Oral B Vitality Toothbrush Review
Oral-B Vitality Floss Action Rechargeable Power Toothbrush,
Review of my recently purchased Electronic Oral B Toothbrush Vitality Model
First a little history of the differences inside the Oral B and Phillips Sonic Care products which I have owned.
Seven years ago I purchased an Oral B electric toothbrush to replace my Phillips Sonic Care Toothbrush. The sonic care had lasted less than a year. I opened the Sonic Care toothbrush by cutting it with a Dremel tool so I could see the inner workings of the design. Sadly there is no way to replace the battery in a Phillips Sonic Care because the plastic is molded injection and once pressed together you have to destroy it to gain access. There is NO reason other than profit for Phillips to design the brush handles with non-replaceable batteries. It’s actually appalling in this day and age of Corporations PRETENDING to be GREEN that such a design still exists, but it does. Back on point with Oral B reviews.
The first Oral B I purchased lasted 2 years and again the battery died. Oral B toothbrushes are also not designed with replaceable batteries. But you can take them apart without destroying the handles if you are careful. And you can remove the soldered on battery and replace it by soldering in a new battery if you have the skill and tools. The problem is the switch design of the Oral B Toothbrushes is not as robust as those in the Phillips Sonic Care. But at least it’s possible. Again not making these batteries user replaceable is very anti-earth in my view.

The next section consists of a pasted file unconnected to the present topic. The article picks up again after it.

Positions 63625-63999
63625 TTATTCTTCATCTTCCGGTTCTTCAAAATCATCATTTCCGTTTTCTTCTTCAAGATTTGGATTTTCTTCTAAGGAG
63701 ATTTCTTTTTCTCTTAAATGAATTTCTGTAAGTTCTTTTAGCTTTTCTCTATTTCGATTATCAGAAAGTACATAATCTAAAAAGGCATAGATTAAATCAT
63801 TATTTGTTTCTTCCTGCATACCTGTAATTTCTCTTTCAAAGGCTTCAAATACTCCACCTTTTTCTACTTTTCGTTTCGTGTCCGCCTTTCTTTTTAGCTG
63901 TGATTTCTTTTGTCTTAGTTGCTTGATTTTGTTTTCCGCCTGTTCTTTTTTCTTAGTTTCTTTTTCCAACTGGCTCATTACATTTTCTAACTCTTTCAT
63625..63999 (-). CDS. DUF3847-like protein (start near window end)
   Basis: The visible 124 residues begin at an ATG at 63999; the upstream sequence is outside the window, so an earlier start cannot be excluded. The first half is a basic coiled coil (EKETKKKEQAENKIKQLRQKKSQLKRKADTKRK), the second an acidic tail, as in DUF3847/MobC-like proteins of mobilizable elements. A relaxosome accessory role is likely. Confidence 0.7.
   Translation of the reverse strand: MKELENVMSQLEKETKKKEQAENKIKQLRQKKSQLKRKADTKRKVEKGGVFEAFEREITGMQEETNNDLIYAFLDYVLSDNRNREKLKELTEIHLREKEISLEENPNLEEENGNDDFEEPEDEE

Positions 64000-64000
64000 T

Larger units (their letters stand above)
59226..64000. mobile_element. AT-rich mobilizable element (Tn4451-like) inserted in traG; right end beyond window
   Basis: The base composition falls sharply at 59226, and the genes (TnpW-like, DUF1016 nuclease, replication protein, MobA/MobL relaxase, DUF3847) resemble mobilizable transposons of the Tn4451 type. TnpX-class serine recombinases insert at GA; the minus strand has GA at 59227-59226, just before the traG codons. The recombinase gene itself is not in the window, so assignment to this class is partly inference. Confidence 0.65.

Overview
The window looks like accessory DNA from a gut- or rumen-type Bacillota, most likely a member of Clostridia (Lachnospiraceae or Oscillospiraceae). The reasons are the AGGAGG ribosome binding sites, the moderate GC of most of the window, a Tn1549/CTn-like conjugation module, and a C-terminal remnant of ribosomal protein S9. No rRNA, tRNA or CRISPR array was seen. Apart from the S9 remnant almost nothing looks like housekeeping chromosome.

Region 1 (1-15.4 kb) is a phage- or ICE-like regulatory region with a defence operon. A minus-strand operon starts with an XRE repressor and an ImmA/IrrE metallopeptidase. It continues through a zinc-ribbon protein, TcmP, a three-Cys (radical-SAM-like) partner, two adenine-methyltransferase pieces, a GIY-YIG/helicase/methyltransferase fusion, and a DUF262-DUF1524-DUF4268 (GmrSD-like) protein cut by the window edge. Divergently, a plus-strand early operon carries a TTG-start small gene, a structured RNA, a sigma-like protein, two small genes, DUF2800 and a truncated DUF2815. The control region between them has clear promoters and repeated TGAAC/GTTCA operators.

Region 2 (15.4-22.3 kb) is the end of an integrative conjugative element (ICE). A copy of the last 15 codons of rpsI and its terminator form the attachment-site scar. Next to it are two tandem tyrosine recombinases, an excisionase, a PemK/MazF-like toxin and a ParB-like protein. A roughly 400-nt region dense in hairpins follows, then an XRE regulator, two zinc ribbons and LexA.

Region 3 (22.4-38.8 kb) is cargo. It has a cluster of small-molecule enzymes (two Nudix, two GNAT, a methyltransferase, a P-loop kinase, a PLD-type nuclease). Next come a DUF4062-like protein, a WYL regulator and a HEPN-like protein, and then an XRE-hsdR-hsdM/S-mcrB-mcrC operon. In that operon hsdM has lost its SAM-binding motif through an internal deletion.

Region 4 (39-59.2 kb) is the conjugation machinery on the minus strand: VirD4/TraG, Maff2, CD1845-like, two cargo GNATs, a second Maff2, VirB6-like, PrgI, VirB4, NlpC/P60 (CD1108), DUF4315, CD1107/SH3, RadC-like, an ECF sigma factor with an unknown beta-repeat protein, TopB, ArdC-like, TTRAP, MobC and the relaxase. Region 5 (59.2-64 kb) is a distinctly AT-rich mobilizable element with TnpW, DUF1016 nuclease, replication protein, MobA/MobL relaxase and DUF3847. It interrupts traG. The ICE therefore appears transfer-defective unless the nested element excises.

My next toothbrush was the very top of the line Oral B Triumph. This model featured a timer, an LCD Display, and 3 different operating modes – brush, polish, and massage. I actually only used the brush mode. I never looked at the LCD while brushing but it was nice to have a display that showed the amount of charge in the battery. The base of the Triumph model would get full of gunky stuff that dripped down off the toothbrush head, until I learned to remove the brush head before placing it in the Charger.
My New Oral B Vitality Model Electric Toothbrush
After disassembling the Triumph model I was able to remove the battery, unfortunately the switch was broken. This is a common complaint with users of this model, the switch simply wears out and because they are machine soldiered and very tiny precise soliders at that I could not fix it. I began to shop around and realized the cost of parts in the most expensive model and the least expensive rechargeable model the Vitality was about the same, I could not justify spending $150 for a toothbrush when I only needed and used the basic features. I did a little research at the Oral B website and decided to buy the Vitality Model.